How the death of Ali Abdullah Saleh put the media spotlight on Yemen. Plus, a wave of political talk shows in Spain.
Join Al Jazeera's social media community
The Stream is a social media community with its own daily TV show.
French President Emmanuel Macron caused a stir last week by saying that France was a society "sick with sexism". He then announced that, as part of a broad campaign against sexual harassment and assault, his government may make "gender-based insults" a crime.
Macron's comments followed a slew of sexual harassment and assault allegations against high-profile men, including renowned Islamic studies scholar Tariq Ramadan and Christophe Arend, who is an MP for Macron's Republic on the Move (LREM) party.
"France must no longer be one of those countries where women are afraid," Macron said. A recent survey found that more than half of French women have been victims of sexual harassment or assault.
Macron chose the International Day for Elimination of Violence Against Women to make his statement and lay out his plans. While many are cheering his proposals, some critics are calling them a form of censorship.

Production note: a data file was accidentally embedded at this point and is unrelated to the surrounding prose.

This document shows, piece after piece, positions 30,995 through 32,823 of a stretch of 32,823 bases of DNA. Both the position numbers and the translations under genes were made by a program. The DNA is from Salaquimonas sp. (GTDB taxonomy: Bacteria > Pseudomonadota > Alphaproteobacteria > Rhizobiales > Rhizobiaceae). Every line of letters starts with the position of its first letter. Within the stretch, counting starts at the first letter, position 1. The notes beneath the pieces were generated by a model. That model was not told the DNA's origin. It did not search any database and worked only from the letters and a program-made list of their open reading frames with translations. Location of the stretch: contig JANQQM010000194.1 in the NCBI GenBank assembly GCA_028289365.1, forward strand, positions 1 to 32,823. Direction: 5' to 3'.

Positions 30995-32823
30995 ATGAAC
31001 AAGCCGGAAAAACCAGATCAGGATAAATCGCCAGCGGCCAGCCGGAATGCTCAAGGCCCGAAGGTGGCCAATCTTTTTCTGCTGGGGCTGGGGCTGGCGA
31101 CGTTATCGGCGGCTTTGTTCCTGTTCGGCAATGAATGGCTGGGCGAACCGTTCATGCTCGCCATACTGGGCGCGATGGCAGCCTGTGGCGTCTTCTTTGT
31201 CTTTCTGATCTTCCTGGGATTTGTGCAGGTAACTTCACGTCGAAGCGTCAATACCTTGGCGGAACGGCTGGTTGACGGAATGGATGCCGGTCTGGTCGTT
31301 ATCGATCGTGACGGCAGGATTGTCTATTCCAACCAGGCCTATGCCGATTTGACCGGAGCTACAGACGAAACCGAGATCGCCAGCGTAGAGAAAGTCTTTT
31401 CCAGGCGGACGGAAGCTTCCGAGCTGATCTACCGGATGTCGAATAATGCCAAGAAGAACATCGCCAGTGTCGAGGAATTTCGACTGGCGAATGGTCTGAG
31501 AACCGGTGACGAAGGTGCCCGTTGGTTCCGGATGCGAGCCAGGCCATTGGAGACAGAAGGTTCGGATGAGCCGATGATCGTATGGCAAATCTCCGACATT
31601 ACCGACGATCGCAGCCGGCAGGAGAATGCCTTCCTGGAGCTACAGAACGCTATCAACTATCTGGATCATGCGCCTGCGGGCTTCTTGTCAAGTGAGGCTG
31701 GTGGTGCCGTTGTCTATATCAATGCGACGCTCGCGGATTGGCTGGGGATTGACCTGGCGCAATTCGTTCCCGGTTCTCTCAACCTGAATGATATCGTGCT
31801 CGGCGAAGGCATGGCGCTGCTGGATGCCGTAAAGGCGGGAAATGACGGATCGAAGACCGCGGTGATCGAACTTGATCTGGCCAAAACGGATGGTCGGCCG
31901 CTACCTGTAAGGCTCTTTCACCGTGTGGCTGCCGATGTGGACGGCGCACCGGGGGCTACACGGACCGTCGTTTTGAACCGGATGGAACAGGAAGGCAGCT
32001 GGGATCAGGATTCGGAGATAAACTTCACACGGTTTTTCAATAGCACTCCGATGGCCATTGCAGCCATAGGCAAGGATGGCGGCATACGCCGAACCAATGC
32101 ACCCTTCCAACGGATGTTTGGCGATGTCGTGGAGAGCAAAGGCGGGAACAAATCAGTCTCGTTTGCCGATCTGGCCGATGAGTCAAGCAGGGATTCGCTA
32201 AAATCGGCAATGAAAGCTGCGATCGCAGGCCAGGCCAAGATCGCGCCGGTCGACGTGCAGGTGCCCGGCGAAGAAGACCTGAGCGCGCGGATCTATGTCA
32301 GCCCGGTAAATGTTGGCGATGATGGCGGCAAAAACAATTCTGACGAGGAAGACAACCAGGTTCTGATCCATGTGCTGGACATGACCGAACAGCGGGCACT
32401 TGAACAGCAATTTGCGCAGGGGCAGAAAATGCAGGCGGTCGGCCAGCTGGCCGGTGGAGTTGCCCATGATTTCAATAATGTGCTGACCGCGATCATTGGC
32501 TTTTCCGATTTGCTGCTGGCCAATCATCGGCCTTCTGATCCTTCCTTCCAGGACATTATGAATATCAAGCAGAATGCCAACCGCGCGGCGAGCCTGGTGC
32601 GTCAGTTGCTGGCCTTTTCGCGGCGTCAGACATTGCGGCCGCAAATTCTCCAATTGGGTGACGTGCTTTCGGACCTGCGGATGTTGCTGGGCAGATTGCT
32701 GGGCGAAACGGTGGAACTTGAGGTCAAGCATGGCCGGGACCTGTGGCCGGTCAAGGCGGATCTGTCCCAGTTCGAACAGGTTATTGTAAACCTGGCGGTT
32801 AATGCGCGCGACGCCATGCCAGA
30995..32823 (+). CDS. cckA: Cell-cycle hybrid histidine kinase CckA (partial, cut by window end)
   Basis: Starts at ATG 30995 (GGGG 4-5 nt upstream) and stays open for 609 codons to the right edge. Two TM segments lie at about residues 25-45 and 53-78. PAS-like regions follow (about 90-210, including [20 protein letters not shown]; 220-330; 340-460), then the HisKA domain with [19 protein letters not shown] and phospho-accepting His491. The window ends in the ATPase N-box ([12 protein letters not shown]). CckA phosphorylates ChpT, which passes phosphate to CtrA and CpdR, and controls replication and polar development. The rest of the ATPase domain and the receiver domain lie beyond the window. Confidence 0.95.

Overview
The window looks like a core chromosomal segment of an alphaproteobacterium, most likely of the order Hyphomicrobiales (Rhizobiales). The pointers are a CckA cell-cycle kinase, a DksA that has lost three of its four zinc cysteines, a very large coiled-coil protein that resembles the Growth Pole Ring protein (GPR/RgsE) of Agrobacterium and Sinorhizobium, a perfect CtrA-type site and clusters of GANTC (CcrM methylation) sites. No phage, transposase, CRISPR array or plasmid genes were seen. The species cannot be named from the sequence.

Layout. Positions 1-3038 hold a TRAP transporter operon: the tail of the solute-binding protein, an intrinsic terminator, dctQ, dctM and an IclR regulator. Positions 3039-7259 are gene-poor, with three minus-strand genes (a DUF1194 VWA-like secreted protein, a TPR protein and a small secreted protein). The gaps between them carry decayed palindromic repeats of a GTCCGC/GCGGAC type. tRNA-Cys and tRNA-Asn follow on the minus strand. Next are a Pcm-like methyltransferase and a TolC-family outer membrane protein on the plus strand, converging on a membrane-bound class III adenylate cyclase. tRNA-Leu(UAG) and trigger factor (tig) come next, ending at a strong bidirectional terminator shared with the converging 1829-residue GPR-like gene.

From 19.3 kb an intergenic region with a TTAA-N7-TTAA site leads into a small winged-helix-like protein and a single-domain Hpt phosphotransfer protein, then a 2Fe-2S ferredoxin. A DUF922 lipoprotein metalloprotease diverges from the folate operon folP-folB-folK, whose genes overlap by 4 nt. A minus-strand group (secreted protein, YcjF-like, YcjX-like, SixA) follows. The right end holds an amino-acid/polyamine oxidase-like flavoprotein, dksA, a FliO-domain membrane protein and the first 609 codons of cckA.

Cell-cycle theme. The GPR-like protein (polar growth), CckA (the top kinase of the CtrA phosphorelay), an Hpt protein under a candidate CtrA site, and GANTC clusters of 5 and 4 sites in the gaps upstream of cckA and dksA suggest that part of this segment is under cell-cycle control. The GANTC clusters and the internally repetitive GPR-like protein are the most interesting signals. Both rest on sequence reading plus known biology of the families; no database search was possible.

Journalist Naomi Firsht believes it will "stymie public interaction between men and women" and has questioned its implementation. "Who will decide what constitutes an insult? Does a wolf-whistle count? What if a woman enjoys the attention but a bystander decides to report it to the police?" Firsht has said.
So, can such legislation put an end to harassment and assault? We discuss in this episode of The Stream.
On this episode of The Stream, we'll speak to:
Anne-Cecile Mailfer @AnneCMailfert
President, Fondation des Femmes
Fatima El Ouasdi @FatiElo
President and founder, Politiq'ELLES
Rim-Sarah Alouane @RimSarah
PhD candidate in comparative law, University of Toulouse Capitole
Lorraine Questiaux @coldroitsfemmes
What do you think? Leave your thoughts in the comments section below.